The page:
Teachers are being told to give each student whatever is necessary for him to "succeed."  In the photo above, success is measured by the ability to see over the fence.  In school, "success" is measured by grades.  And the students who are unable to achieve a "C" or above are given extra time to complete work, less homework, use of a calculator, preferential seating in the classroom, much extra help, and typically, unlimited "do-overs."  This is not real life.

I believe that schools should be trying to help students and parents identify intrinsic strengths/skills/abilities all the while holding high expectations of basic curricular studies.  Instead of giving unlimited advantages to students who aren't skilled academically, inadvertently misinforming them of their abilities,  how about helping them develop life skills?  How about schools teaching kids that everyone is NOT equal?  That everyone will NOT have similar life outcomes?  That perseverance and hard work and self-reliance will be rewarded and are necessary skills for success?



Friday, June 07, 2013

Great Lengths

My teenage son went to great (creative) lengths to ignore me yesterday.
video

A New Commercial for Verizon

Perhaps Verizon should change its commercial to something more like this .


Wednesday, June 05, 2013

Their Turn

We have been audited by the IRS - twice.  The incredulousness of the experience was overshadowed only by anxiety.  Why was a family making less than 50K being scrutinized?  I wonder now if the generous donations to our church, politically conservative groups (Focus on the Family, Family Research Council) and Christian adoption sponsor (Show Hope) threw a flag.  And our CPA at the time suggested it was due to the number of miles we deducted for Mike's work expense.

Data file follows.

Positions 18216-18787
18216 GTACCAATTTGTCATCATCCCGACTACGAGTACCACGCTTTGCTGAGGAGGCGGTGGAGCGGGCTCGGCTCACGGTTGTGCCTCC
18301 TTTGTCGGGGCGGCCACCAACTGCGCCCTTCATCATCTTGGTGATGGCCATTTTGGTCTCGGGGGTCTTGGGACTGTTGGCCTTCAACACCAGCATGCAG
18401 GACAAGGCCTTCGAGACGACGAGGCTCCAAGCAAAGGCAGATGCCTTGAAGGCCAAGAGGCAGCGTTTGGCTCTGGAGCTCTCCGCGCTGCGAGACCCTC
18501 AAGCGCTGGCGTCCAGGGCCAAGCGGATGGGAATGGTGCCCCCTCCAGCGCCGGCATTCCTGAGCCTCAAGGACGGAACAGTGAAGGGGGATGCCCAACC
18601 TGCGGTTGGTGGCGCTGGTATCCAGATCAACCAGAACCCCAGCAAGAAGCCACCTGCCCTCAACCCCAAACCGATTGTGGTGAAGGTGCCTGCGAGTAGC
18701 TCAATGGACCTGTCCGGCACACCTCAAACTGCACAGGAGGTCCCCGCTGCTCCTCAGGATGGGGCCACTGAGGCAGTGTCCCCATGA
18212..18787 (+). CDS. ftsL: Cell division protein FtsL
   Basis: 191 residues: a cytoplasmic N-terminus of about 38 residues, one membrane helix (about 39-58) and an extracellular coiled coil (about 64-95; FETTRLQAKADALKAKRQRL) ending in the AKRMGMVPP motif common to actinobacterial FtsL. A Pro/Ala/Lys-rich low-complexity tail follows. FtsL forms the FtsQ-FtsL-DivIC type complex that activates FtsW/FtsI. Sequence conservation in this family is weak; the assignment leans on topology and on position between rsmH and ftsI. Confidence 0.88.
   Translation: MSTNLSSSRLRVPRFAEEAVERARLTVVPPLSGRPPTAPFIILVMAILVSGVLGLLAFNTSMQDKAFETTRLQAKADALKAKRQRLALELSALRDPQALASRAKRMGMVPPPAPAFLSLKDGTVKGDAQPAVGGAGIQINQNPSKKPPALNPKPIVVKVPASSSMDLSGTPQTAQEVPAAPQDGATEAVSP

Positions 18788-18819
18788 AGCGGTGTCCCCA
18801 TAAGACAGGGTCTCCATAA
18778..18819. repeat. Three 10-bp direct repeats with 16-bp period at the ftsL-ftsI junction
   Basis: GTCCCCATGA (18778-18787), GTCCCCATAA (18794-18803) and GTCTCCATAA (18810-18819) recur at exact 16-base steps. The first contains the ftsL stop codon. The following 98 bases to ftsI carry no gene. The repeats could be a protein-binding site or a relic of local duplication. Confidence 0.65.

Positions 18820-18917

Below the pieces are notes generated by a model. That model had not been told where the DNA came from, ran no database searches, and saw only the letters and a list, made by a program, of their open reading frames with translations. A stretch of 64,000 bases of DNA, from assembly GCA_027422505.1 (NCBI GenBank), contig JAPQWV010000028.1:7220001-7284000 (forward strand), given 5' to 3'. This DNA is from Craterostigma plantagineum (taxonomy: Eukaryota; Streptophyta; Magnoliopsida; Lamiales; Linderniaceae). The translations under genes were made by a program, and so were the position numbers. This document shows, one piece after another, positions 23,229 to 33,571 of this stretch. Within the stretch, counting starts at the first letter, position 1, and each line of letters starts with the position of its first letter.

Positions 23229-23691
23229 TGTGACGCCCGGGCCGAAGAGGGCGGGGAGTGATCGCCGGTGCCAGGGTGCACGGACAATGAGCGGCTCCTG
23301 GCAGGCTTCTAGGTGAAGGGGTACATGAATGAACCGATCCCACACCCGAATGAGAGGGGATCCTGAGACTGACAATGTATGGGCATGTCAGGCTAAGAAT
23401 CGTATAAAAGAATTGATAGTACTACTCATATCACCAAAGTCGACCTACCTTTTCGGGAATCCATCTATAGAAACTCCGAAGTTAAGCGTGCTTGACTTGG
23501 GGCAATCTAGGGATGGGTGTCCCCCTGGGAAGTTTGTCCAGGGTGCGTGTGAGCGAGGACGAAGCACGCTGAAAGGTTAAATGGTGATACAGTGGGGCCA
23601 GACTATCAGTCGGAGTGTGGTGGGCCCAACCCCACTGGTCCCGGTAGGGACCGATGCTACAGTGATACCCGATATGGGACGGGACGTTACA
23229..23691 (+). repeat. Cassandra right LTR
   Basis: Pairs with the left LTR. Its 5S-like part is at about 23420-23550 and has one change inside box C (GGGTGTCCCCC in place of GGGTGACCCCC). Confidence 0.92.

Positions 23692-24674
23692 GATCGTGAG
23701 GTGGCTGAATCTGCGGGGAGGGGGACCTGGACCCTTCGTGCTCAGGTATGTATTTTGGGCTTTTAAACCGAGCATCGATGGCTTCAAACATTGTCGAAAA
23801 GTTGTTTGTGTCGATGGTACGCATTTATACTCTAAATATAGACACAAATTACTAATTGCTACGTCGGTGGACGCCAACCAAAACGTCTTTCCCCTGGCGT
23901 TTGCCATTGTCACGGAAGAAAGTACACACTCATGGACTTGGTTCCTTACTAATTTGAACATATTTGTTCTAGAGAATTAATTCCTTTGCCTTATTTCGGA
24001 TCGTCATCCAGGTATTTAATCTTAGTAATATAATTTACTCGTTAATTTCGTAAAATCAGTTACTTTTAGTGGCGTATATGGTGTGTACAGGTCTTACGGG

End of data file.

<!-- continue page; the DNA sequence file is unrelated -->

I hope the entire agency has an overhaul!  Time for a flat tax.  And there is no way in hell that our government - especially the IRS - should have any sort of oversight regarding my healthcare.

I heard that certain IRS employees are stating that they can't find receipts of certain transactions that have been requested by the Weighs and Means Committee.

Tuesday, June 04, 2013

The Goddess Award

Rachel made it to her soccer banquet tonight - riding high on hydrocodon! 

It is the tradition for the team captains to give each teammate a special award.  My favorite was to a slim girl with a big appetite.  She was recognized for "never finding a calorie she didn't like."

Rachel was recognized by her captains for "being in tune with nature  . . . ability to weave a splendid headband from nearby grass . . .  natural beauty . . . best hair on the team . . . " and given The Goddess Award.

Her coach gave her and another injured teammate trophies inscribed with "Fakin' It Award."  He said that these girls came to every practice and supported their teammates and cheered them at games - knowing they could not participate on the field.  He said that some people asked him if they were faking it.  "Well, they both had surgery last Wednesday," he said, "so I doubt it."  Some parents laughed at his story.  I just wanted to know who thought my daughter was faking an injury and punch them in the gut.

I'd probably get the Tanya Harding Award.

Sunday, June 02, 2013

Taking Notes

During the sermon prayer this morning, Quinn leaned over to rest his head on the pew in front of us.  After the sermon prayer, his head remained in that position longer than necessary.  Long enough, in fact, for his father to grab a pew Bible and whack him on the side of the head.

The young expectant couple behind us was taking it all in.  But I'm not sure if the notes were a part of their Things Our Child Will NEVER do in Church or Great Parenting Tips:  The Art of Using Items from the Environment to Enhance Your Teen's Church Experience.